Projects

Current and recent SnIRC Projects include:

Projects

A scoping study into the manufacture and use of nanomaterials in the UK

Qasim Chaudhry, CSL
DEFRA
2005
Review

Collaborators A Boxall, M Hall, RJ Aitken

http://www.defra.gov.uk/science/project_data/DocumentLibrary/CB01070/CB01070_3156_FRP.doc

A scoping study to identify gaps in environmental regulation for the products and applications of nanotechnologies

Qasim Chaudhry, CSL
DEFRA
2005 - 2006
Review

Collaborators: J Blackburn, CSL, P Floyd, C George, T Nwaogu,  A Boxall, and RJ Aitken

http://www.defra.gov.uk/science/project_data/DocumentLibrary/CB01075/CB01075_3373_FRP.doc

A scoping study to identify hazard data needs for addressing the risks presented by nanoparticles and nanotubes

Lang Tran IOM
DEFRA
2005
Review

Partners: K Donaldson, V Stone, T Fernandez, A Ford, N Christofi, JG Ayres, M Steiner, JF Hurley, RJ Aitken and A Seaton.

http://www.defra.gov.uk/environment/nanotech/research/pdf/hazarddata-scoping.pdf

PARTICLE_RISK - Risk Assessment of Exposure to Particles

Lang Tran IOM
EU FP6 NEST Program
2005 - 2008
Toxicology

Some New and Emerging Science and Technology (NEST) may lead to new particulate materials emerging as pollutants from source as diverse as novel combustion systems, nanotechnology, or pharmaceutical drug delivery in the life sciences, and create potential for human exposure. Yet, exposure to dusts leads to pulmonary diseases. Particle toxicity increases with decreasing particle size. This study will produce a bank of NESTP and investigate health effects from exposure to NESTP via ingestion and inhalation using models and quantify potential human risk. Case study results and a general case methodology will be produced.

Partners include Venice, Edinburgh and Napier Universities, the Fraunhoffer Institute and NIOH (Denmark).

http://www.cordis.lu/nest/projects.htm

Nanoparticles: An occupational hygiene review

Rob Aitken IOM
HSE
2004
Review

A review of levels of exposure, measurement methods, effectiveness of control, knowledge gaps and numbers of people exposed to deliberately engineered nanoparticles in the UK. The review was published by the Health and Safety Executive (HSE).

Collaborators: CL TRan, K Creely IOM

Download a copy of this report at  http://www.hse.gov.uk/research/rrhtm/rr274.htm

Human exposures to carbon and metal nanoparticles

Jon Ayres
University of Aberdeen
Human Studies

Using a “head dome” system we are undertaking studies of carbon and metals exposures of nanoparticles (70-8-nm) in subjects with heart disease.  A similar project is planned for individuals with COPD considering changes in inflammatory markers, clotting and heart rate variability.

Collaborators include Roy Harrison & John Townend, University of Birmingham.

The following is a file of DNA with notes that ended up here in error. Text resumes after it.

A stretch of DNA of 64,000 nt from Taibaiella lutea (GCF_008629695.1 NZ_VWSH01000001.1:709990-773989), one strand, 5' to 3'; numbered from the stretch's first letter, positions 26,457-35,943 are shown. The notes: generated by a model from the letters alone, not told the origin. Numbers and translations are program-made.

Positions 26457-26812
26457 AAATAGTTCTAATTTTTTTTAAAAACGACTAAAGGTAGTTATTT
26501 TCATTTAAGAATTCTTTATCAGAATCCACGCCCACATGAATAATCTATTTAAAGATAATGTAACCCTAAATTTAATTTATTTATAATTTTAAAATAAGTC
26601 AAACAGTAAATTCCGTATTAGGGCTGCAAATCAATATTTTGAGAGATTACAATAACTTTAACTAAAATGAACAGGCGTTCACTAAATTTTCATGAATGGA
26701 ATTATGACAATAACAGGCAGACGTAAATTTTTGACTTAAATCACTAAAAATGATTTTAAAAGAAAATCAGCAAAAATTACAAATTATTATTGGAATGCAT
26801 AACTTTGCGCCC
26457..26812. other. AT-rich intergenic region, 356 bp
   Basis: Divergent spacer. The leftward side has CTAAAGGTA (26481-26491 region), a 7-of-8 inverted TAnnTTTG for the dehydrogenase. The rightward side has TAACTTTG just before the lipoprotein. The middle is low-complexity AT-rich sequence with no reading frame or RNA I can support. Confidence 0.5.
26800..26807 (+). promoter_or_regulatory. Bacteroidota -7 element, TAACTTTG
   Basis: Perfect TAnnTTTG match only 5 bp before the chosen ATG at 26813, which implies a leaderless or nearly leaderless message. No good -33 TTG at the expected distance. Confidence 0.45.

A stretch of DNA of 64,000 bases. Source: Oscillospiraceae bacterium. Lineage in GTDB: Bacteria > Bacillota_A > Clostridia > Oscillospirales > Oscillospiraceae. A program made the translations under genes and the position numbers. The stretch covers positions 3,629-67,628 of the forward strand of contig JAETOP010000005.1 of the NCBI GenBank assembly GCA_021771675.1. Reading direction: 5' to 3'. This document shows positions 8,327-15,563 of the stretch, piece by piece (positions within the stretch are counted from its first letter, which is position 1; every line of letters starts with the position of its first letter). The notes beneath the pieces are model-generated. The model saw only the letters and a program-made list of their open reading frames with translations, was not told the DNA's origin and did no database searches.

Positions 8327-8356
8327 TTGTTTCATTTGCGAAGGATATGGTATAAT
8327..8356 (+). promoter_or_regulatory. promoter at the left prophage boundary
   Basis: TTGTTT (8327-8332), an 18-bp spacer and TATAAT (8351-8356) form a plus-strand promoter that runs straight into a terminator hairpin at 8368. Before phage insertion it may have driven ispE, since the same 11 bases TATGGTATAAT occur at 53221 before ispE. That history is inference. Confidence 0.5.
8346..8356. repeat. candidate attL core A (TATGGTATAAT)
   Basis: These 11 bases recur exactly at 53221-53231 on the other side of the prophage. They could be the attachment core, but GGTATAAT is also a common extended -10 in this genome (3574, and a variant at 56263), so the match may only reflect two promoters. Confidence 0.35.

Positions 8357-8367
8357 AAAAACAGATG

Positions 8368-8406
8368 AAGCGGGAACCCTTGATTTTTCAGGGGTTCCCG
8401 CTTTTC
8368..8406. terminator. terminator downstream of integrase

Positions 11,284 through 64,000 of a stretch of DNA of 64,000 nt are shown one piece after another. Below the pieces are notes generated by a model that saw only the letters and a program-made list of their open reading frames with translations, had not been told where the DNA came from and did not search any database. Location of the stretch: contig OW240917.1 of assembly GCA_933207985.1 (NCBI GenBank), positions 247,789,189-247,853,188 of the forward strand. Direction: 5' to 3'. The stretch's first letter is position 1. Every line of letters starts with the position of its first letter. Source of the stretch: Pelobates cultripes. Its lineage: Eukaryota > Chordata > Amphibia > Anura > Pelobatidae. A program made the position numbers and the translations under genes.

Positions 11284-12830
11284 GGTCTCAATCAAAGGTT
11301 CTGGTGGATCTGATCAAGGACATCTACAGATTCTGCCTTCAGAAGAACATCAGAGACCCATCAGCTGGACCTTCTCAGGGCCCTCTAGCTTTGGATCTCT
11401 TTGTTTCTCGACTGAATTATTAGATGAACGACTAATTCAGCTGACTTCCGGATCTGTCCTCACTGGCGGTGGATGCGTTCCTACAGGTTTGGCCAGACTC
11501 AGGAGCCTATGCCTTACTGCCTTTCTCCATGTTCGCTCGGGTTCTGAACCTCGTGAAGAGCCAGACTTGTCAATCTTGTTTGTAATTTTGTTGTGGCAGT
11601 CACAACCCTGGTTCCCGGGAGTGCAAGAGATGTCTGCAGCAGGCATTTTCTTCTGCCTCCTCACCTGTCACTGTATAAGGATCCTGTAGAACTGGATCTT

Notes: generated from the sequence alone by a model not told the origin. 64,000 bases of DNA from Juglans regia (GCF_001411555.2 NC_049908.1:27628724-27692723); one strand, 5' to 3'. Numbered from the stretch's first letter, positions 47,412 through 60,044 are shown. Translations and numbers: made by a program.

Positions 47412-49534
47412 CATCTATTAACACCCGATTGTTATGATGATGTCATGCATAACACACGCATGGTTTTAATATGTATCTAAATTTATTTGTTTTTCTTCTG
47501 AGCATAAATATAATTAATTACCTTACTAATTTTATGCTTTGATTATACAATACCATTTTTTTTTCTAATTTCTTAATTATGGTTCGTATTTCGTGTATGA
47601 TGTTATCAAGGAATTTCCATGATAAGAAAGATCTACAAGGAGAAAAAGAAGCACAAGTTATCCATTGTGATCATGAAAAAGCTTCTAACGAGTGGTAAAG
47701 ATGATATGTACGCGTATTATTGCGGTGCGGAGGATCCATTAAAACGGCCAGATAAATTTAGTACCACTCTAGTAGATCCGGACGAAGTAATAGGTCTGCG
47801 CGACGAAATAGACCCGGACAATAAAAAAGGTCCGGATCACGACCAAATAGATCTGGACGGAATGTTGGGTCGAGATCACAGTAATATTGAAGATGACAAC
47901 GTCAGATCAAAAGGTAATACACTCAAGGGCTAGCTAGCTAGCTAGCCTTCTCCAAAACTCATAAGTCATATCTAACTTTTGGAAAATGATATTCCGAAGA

Neural effects of welding fume

John Ross, Jon Ayres, University of Aberdeen

We are exploring the effects of exposure to nanoparticles in welding fume on CNS function and brain MRI in welders working at depth and on land. A further grant application has been submitted to the HSE to extend this work and a larger longitudinal study is planned.

Collaborators include Ken Donaldson, University of Edinburgh; Frank Kelly, KCL

Cardiac rhythm and personal exposure to air pollution in patients with heart failure (DOH)
Anthony Seaton, University of Aberdeen, IOM

It has been shown that exposure to particulate air pollution is associated with acute episodes of heart disease and may have a long term effect on its development. In this project we are testing our hypothesis that these effects are a consequence of exposure to nanoparticles in the air by measuring exposure to these particles and assessing the electrophysiological and haematological responses in 100 patients with heart failure over the course of a year.

The study was completed successfully. It proved possible to obtain estimates of personal exposure to particle numbers and PM2.5 and to relate these to a large number of haematological and electrocardiographic endpoints. Few significant associations were found, in striking contrast to an earlier study carried out in Edinburgh and Belfast where falls in redblood cells and platelets had shown strong relationships with PM10. The earlier results were reanalysed and found to be correct. The levels of air pollution did not differ significantly between the three cities and the age ranges of the subjects were identical.
We concluded that the likely reason for the different responses in the two studies was the nature of the subjects taking part; in the earlier study they had been relatively healthy elderly people while in Aberdeen they had been selected as a “vulnerable“ group with serious heart failure. All were on cardiac drug therapy for this illness and we believe this treatment was responsible for protecting the patients from the effects of air pollution.

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